When comparing Spacemacs vs GNU Emacs, the Slant community recommends GNU Emacs for most people. In the question“What are the best IDEs for C++ on Linux?” GNU Emacs is ranked 3rd while Spacemacs is ranked 8th. The most important reason people chose GNU Emacs is:
Emacs can be controlled entirely with the keyboard.
Ranked in these QuestionsQuestion Ranking
Pro Combines the best parts of Vi and Emacs
Spacemacs combines the Emacs platform (with the full power of the Emacs plugin ecosystem) and the Vi keybindings (via EViL), all in the same box.
Pro Simple but powerful configuration architecture
At the heart of Spacemacs, the configuration layers group packages configuration into semantic units that can be toggled on and off. The architecture is simple but powerful, allowing the user to easily manage configuration dependencies between hundreds of packages.
Pro Above average documentation quality
Documentation is mandatory for each new configuration layer and can be accessed directly within the editor in Org format.
Pro Community-driven configuration
Spacemacs is the biggest community-driven Emacs starter-kit.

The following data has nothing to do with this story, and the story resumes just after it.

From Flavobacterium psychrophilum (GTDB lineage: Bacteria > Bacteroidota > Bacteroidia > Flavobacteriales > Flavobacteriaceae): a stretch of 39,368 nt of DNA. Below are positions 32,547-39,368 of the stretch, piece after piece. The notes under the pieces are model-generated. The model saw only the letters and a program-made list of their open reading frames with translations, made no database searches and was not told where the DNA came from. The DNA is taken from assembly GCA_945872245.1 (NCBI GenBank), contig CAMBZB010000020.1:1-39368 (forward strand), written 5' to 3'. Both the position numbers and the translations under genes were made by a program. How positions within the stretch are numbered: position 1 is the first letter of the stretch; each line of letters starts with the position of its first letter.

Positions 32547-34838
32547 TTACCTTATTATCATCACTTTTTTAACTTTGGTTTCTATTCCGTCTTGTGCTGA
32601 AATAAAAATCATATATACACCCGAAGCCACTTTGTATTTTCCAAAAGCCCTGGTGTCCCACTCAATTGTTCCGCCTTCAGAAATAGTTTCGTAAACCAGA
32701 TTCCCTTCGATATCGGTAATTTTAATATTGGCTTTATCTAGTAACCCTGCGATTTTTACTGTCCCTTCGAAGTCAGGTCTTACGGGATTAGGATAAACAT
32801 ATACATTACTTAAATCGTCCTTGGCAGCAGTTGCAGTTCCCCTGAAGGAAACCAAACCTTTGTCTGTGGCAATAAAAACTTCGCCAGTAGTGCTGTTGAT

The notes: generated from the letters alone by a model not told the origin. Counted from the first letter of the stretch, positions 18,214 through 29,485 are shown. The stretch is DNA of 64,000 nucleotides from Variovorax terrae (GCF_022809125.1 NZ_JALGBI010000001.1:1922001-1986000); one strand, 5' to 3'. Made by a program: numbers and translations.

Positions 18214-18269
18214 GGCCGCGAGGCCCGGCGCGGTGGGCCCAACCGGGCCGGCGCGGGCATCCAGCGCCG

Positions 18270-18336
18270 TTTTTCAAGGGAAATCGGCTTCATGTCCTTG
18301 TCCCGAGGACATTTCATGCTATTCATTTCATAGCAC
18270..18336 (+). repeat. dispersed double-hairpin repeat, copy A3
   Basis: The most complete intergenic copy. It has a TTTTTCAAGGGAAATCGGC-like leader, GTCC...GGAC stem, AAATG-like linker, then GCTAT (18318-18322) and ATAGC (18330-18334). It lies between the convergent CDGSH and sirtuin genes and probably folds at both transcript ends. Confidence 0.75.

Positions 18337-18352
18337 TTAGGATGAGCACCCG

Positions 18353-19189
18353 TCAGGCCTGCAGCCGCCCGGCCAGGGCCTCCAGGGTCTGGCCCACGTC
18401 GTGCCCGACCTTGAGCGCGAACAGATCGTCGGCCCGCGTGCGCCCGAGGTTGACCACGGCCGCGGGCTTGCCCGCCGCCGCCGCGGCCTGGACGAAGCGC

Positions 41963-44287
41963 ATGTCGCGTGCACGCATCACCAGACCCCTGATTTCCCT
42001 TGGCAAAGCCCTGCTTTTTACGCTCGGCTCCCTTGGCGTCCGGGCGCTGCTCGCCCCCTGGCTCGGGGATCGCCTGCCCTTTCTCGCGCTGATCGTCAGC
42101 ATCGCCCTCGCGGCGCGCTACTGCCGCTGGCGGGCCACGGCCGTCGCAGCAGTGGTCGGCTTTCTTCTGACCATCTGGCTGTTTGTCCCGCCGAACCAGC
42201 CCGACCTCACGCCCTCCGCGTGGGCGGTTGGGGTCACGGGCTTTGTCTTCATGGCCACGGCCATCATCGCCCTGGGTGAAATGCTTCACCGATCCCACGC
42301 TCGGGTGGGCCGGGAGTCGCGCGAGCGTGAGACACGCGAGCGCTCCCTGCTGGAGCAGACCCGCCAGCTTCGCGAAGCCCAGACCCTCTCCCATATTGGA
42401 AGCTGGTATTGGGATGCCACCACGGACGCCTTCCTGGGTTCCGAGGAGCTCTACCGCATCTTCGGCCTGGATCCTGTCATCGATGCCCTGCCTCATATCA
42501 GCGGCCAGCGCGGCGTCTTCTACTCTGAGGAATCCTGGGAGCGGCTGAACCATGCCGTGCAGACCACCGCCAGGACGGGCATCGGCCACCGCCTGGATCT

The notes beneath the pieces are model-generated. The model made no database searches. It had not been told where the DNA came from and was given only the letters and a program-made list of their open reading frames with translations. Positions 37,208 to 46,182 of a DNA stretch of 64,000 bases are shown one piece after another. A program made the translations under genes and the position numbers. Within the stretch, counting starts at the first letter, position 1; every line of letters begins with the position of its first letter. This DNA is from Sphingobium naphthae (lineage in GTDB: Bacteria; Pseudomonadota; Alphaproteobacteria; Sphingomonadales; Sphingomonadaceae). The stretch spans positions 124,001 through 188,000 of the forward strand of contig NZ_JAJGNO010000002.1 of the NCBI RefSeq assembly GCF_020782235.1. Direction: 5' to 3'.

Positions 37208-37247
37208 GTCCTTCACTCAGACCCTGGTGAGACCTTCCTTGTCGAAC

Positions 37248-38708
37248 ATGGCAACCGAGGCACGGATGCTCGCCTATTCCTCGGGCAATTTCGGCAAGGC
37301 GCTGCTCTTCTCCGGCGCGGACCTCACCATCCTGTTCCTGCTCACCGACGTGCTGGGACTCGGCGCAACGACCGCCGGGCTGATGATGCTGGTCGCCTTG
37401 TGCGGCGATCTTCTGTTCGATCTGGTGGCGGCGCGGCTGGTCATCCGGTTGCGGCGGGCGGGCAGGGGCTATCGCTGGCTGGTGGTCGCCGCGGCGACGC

Emacs runs on Gnu/Linux, Mac OS X, and Windows.
Pro Great support from the community
The community surrounding Spacemacs is very active and there is a welcoming gitter chat for users to ask questions.
Pro Completely configured out of the box
Stuff like version control, file management, good default theme are all configured out of the box.
Pro Mnemonic and consistent keybindings
Space-lead key bindings are organized in mnemonic namespaces. For instance, buffer actions are under
SPC b, file actions are under
SPC f, project actions are under
SPC p, search actions are under
SPC s, and so on. Keybindings are consistent across the whole distribution thanks to a set of conventions.
Pro Lowers the risk of RSI by using the spacebar as leader
Spacemacs got its name from the fact that it is uses the space bar as a default leader key. The key was chosen because it is easy to press and to hopefully lower the risk of RSI.
Pro Fast-paced development
New functionalities and fixes are added to Spacemacs every day, while release cycles are short.
Pro Gradual learning curve
Evil package is a first class citizen and Spacemacs embraces it from day one. Evil package allows Vim users to be productive very quickly while still allowing regular Emacs users to use Spacemacs.
Pro Can be controlled fully with the keyboard
There's no need to reach for the mouse again since Spacemacs can be fully controlled with keyboard.
Pro Manage many code bases easily
Pro Great note-taking and agenda "app" built-in